This past week, I went to see Gao Hong, Sarah Deer and Ed Downs give public talks, each a kind of rethinking for me.
Downs talked as part of a panel for SuperMonster市City exhibit at the Duluth Depot. The panel was designed to introduce the crowd to the project of David Barnhill & Stephen Yogi Rueff celebrating Monsters, Superheroes & Villains in toys, commercials & more. Barnhill and Rueff were prepared to tell a story about boys’ daydreams — about the years when boys identified with Batman, with Frankenstein, with Spider-Man, with Luke Skywalker, with G. I. Joe.
Ed added an extra dimension — a sense that the media available to children shapes their responses to these stories — that identifying with Superman was easier when homes operated with media in one modality (the eye of the printed page, the ear of radio), but Star Wars explodes at a time when color TVs were common, the heroes flourished in the kind of technicolor vibrancy that TV made possible. And today, media is immersive and participatory — the story of the Monsters, Superheroes & Villains of today are more diverse and more complex than ever before. Ed’s insight was essential to understanding that it’s not just that we are attracted to the characters or the stories — the medium conditions our response. As I watch a season of the Flash in a weekend on DVD while my friends play the Flash in collectible card games and video games, I think about how media conditions my experience of my heroes. Thanks Ed.
Gao Hong performed some amazing music on the pipa, a kind of lute. She played work from hundreds of years ago, she performed her own contemporary compositions, and she taught us about the pipa — it’s not just playing notes. It’s mimicking sounds. As such the songs are also stories — the pipa is a storytelling tool as well as a musical tool.
When she made the pipa sound like a clopping horse, like a laughing woman, like a rushing stream, I understood its power for storytelling and I felt the way it could enrapture a five year old in the back of the room and the retirees in the front alike.
On a personal note, when she said we were a good audience … there were not many of us, but we were good … I giggled to hear the loving judgment of my late mother-in-law from my first marriage in her voice.
When a student blushed and laughed because she was from the same province as Gao Hong, I loved it. How often does a student get to see themselves in that way in Duluth? It was magic.
Hong was brought to Duluth by money from the Legacy Amendment — our taxes at work — and by the extra special work of the office essential to UMD as a multicultural center for the Northland. This office both does amazing programming and supports student success — both of these efforts enrich the whole of Duluth.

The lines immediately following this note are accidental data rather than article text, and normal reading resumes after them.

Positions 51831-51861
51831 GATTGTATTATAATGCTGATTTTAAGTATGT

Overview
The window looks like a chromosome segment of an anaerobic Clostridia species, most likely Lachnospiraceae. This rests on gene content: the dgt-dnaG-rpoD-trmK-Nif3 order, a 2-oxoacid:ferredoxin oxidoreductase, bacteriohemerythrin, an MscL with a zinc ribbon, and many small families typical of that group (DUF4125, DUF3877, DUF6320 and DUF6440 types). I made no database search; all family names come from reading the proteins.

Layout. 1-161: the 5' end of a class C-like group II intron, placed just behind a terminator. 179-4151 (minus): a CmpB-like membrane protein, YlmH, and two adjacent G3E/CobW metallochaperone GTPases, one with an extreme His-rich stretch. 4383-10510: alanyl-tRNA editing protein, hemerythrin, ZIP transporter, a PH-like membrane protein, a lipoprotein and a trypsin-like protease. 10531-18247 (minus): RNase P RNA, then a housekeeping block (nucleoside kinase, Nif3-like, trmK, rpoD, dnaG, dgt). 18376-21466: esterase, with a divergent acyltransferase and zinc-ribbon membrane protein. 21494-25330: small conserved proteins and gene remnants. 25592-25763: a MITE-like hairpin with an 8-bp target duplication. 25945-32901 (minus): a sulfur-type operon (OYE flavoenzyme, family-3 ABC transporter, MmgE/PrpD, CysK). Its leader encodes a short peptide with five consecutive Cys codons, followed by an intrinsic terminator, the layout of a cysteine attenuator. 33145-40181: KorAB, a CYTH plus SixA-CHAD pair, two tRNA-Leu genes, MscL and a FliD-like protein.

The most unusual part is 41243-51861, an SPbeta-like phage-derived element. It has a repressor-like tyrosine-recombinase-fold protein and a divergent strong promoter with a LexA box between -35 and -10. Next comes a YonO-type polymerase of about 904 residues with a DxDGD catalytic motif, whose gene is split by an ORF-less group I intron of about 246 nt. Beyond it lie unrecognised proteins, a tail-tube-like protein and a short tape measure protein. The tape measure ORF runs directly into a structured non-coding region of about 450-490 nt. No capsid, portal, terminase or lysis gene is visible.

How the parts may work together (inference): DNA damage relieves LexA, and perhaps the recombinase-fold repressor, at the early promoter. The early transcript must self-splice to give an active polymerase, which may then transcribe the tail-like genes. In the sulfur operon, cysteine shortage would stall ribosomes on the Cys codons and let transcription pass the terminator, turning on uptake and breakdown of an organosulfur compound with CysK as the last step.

Here is an unrelated Youtube Video of Gao Hong.
Finally, Sarah Deer gave a lecture as part of Women’s History Month at UMD. To explain how profoundly Sarah Deer’s work on rape and justice has changed my thinking, I have a kind of analogy:
Members of my family, the less charitable ones, used to define hunger as a charity problem. “Why do so many go hungry, and what should a Christian do about it?” (The answer was usually to give a relatively insignificant and yet absolving amount of money.) And I thought of it that way for a long time — it was a problem of poor people who needed sympathy.
…Until someone pointed out that so much food is wasted at every stage in the United States — wasted in the field, wasted in the processing, packaging or transit, wasted in the grocery or the restaurant, wasted in the home. If the question of hunger was rethought as a problem of eliminating food waste, a whole lot of options open up. You just need to take a different starting point.
Sarah Deer basically demonstrated, for me, that the question of rape has been framed badly for centuries — that in the American legal tradition, rape is essentially a property crime, and while significant popular opinion no longer reflects this way of thinking, the tinkering we do with the laws is limited by this framing of the question. We can and need to think the problem differently — and she offers indigenous legal traditions as a new way of thinking.
That hasn’t been easy, she argued, because we have mucked about, inhibited, damaged indigenous culture and legal systems in substantive ways. We can’t just look over the shoulder of our neighbor to copy their paper because (self-destructively) we broke their pencil before the exam started. But if we follow Deer’s example, we can look deeper, into traditions and norms outside our own, and we can understand rape differently. We don’t need to start with the mistakes of our EuroAmerican heritage.
There are so many days when I wish that were a bumper sticker. We don’t need to start with the mistakes of our EuroAmerican heritage.
Here is an unrelated Youtube Video of Prof. Deer.It
It was a good week.
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